“These are some of the dirtiest hands we have seen.”
California’s Second District Court of Appeals wasn’t talking about in In re the Marriage of Boswell was not referring to literal dirty hands, but about the family law doctrine of “unclean hands,” a principle that in this case cost a divorced spouse more than $92,000 in unpaid child support. As the Court explained, a person who has acted unethically can’t seek legal redress in a family law court for a situation that the unethical action helped create.
After Husband and Wife divorced in 1985, a trial judge awarded physical custody of the couple’s two children to Wife and ordered Husband to pay $70 per month in child support. Just two months after this ruling, according to the appeals court, Wife moved with the children out of California. She also changed their names and didn’t inform Husband of their new whereabouts. As a result, Husband didn’t see or communicate with the kids for 15 years. That changed when Wife suddenly sent the youngest child, then 16 years old, to live with his father.
In 2013, Wife sued Husband for arrearages on the child support, claiming that he owed her more than $92,000 in child support and interest that wasn’t paid after she skipped town with the kids. Both of the children were more than 30 years old at the time. Denying the claim, a trial court ruled that Wife was judicially estopped from seeking unpaid child support because she had “unclean hands.” Specifically, the trial judge said Wife had unjustly removed the children from their father’s life.
Upholding the decision on appeal, the Second District called Wife’s claim that the trial court didn’t credit her excuse for her behavior, an excuse that the appeals court didn’t disclose, “frivolous.” It also explained the “unclean hands” rule. “Family law court is a court of equity,” the Court said simply. “Those who seek equity, must do equity and have ‘clean hands.'” Here, the Court said the trial judge found that Wife actively tried to conceal the kids. Thus, her hands were not clean in the eyes of the law.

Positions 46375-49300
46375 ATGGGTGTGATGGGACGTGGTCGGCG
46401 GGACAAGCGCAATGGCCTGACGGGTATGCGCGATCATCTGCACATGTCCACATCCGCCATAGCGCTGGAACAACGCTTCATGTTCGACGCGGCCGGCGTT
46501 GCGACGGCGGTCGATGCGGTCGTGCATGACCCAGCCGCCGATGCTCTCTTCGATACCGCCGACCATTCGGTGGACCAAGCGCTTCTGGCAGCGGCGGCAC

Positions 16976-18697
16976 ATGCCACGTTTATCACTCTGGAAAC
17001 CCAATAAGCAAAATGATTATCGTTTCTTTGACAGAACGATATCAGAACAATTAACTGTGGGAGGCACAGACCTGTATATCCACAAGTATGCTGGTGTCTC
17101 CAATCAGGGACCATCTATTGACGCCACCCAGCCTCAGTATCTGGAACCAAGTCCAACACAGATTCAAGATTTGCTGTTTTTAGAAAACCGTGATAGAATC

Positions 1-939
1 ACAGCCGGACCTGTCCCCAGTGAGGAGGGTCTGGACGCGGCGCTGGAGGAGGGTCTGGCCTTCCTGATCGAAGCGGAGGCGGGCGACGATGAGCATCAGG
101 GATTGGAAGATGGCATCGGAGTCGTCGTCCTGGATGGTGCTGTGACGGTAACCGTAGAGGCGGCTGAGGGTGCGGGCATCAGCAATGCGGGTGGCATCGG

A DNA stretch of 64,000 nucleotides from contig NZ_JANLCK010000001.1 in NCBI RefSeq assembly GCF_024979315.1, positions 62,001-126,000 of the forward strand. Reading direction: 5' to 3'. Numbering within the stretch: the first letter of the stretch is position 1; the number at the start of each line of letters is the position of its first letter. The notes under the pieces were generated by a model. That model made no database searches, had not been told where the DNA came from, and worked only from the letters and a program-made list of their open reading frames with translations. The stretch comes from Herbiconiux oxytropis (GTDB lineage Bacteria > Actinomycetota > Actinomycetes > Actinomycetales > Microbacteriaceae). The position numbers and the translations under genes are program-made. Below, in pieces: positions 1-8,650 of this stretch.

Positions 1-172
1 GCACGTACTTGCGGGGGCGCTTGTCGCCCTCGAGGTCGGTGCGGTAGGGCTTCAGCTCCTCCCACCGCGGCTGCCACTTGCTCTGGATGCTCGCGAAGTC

The Court further explained that the trial judge’s decision to discredit Wife’s claim that Husband was to blame for not seeing the kids wasn’t an appropriate ground for appeal. “The appellate court may not substitute its discretion for that of the trial court unless the appellant can demonstrate, as a matter of law, that the trial court’s judgment is arbitrary, capricious, whimsical, or exceeds the bounds of reason,” the Court wrote.
While the outcome in this case seems reasonable, one can never rely on a reasonable outcome when it comes to child support in the California courts. The courts are bound by the the rigid and arbitrary California child support guidelines and rarely take other circumstances into account in making child support orders. Moreover, as this case shows, unpaid child support with added interest is often over $100,000, and financially crippling. Most families do much better by staying out of court and working together to determine how best to share the cost of raising their children.
In situations where one spouse actively keeps her kids from having the other spouse in their lives, it’s hard to imagine that the couple could resolve their differences without resorting to the courts. In many other divorce cases, however, alternatives like mediation and collaborative divorce can help divorcing spouses avoid some of the time, cost, and stress of traditional litigation. With offices throughout the San Francisco Bay Area, California divorce lawyer Lorna Jaynes provides innovative legal tools to resolve many family law disputes without the bitterness and acrimony engendered by the adversarial process.
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